Popcorn Picks: The Hobbit: The Desolation of Smaug
Starring: Ian McKellen, Martin Freeman, Richard Armitage, Evangeline Lilly, Cate Blanchett, Orlando Bloom
Directed by: Peter Jackson
Choice Quote: “We’ve been blind…and in our blindness our enemy has returned.”
The Hype: Enter the dragon – Smaug that is, the fire-breathing monster who charred a once proud dwarf kingdom and now nestles among its riches. The second in Peter Jackson’s Hobbit trilogy, The Desolation of Smaug (TDOS) picks up pretty much where the first one left off, with hobbit Bilbo Baggins (Freeman), dwarf warrior-prince Thorin Oakenshield (Armitage) and his brethren, and the wizard Gandalf (McKellen) navigating treacherous Middle Earth landscapes en route to a confrontation with a beast with a taste for dwarf meat.
The Reality: What an upgrade from the first Hobbit film, which I noted at the time was a lot of “Walk, walk, walk, fight off the bad guys, look over there – a breathtaking landscape – walk some more, fight, gaze across the horizon at your eventual destination. Roll credits.”
This time around, it’s “Run, fight, fall, fight, swim, fight, quick rest…“Hey good looking, how you doing?”, oops got to run, fight, breathe fire, duck, jump, oh no what’s going to happen next, WHAT DO YOU MEAN IT’S OVER???”
TDOS is, in some ways, a concession from Peter Jackson and crew to the charge that there really isn’t enough source material for three films. This easily could have been a brilliant two-part series. Here, Jackson packs in the action surely, in part, because plot-wise not a heck of a lot really happens. They go from point A to B to C without resolving anything, with distractions in between. But it’s these distractions – the fights, the chases, the arrows flying and beasts terrorizing – that thrill. As far as the storyline is concerned, we didn’t come as far as you’d expect to in a near-three hour film. But man, were those three hours fun. Well, unless you’re an orc. They tend to lose their heads in this film. A lot.
Without giving too much away, the second installment of the Hobbit sees Gandalf break away from the pack in an effort to banish the evil Necromancer from Dol Guldur. Meanwhile, Bilbo and friends brave beasts, orcs, elves and giant insects en route to the Lonely Mountain to retrieve the precious Arkenstone from the slumbering Smaug. Let’s just say neither task goes according to plan.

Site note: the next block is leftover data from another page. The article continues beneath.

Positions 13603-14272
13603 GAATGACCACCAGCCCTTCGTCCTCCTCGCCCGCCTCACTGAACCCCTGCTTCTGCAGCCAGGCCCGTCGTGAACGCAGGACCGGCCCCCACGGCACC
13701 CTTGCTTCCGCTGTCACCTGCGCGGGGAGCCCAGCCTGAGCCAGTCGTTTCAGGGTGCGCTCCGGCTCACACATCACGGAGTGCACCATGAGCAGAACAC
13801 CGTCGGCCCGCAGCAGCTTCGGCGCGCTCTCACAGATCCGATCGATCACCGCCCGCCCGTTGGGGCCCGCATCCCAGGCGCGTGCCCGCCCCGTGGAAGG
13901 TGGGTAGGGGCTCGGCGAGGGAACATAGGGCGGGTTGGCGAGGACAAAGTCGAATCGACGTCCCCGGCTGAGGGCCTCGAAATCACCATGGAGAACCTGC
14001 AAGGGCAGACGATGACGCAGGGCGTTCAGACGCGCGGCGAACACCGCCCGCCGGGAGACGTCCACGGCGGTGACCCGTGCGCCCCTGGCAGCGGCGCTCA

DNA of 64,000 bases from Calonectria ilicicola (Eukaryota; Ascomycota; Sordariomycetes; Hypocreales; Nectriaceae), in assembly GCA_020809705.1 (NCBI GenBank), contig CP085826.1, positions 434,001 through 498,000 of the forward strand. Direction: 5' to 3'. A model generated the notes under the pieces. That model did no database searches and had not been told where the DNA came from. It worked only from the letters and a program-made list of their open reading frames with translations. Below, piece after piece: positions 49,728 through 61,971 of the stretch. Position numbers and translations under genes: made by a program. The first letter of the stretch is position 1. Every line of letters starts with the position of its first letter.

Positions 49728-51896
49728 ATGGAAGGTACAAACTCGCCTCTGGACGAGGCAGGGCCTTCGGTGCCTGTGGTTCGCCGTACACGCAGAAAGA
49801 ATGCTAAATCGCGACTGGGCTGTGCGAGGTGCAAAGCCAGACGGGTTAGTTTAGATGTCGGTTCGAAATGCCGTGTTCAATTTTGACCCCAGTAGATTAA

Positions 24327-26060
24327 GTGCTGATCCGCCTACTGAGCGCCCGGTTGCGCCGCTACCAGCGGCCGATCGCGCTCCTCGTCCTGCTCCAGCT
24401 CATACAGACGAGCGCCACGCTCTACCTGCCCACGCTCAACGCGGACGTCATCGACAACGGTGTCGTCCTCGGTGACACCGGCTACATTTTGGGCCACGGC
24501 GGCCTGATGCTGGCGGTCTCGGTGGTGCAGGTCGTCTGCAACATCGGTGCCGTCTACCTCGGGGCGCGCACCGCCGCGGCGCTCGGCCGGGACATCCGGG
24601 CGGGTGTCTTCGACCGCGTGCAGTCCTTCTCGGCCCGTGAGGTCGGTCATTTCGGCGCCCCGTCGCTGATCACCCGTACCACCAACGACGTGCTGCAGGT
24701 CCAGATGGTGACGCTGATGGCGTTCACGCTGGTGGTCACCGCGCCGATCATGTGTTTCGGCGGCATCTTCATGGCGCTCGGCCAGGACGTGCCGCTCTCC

The screening I attended showed the film in 24 frames per second digital 3D, but reports I’ve read from those who’ve seen it in the high film rate of 48 frames per second (the groundbreaking format Jackson introduced with the first film in the series) suggest that the visuals, which agonized viewers the first time around with their fuzziness/awkward look, come off much better here. The fight scenes are creatively choreographed – especially the barrel race along some raging Middle Earth rapids – and the detail on everything from Smaug’s scales to the nasty, giant forest-dwelling spiders is spectacular.
The film also introduces a number of characters to the trilogy – most notably Elven prince Legolas (Bloom), from the Lord of the Rings films, Elf warrior Tauriel (Lilly), who kicks some major butt, the skin-changer Beorn (Mikael Persbrandt) who can morph from man to bear, and Bard the Bowman (Luke Evans), heir to the throne of the fallen kingdom of Dale. Of these only the latter two actually appear in J.R.R. Tolkien’s version of The Hobbit – Legolas is introduced in the LOTR books and Tauriel, sure to be a huge fan favourite, was created by the filmmakers.
Then, of course, there’s our dragon – a nasty looking lizard with a British accent, little to no sense of humour, and a whole lot of pent-up anger. Benedict Cumberbatch voices Smaug brilliantly and, since it’s been about a whole month without a film starring Cumberbatch being released in theatres, it’s nice to see he’s got work again.
The film has a number of fun sequences (and even an early Peter Jackson cameo) but one of the best features Smaug face-to-face with Bilbo, who the dwarfs send into the dragon’s den alone. Don’t bother questioning why the massive, all-powerful, fire-breathing Smaug doesn’t simply gobble up the cowering hobbit when he has the chance. Ignore the logic and go along for the ride. It’s funny, frenzied, and shows how far Bilbo has come from his cranky beginnings in the first film.
But while Smaug terrorizes, there’s an even more powerful villain who reveals himself, prepping audiences for the third film where the much-ballyhooed impending war between light and darkness is sure to hit the battlefield running.
Theatres or rent it?: Theatres
Can the grandkids watch?: Just try to stop them.
Rating (out of 5): 4 kernels
The Hobbit: The Desolation of Smaug hits theatres December 13. And see our interview with star Sir Ian McKellan in the current issue of Zoomer magazine.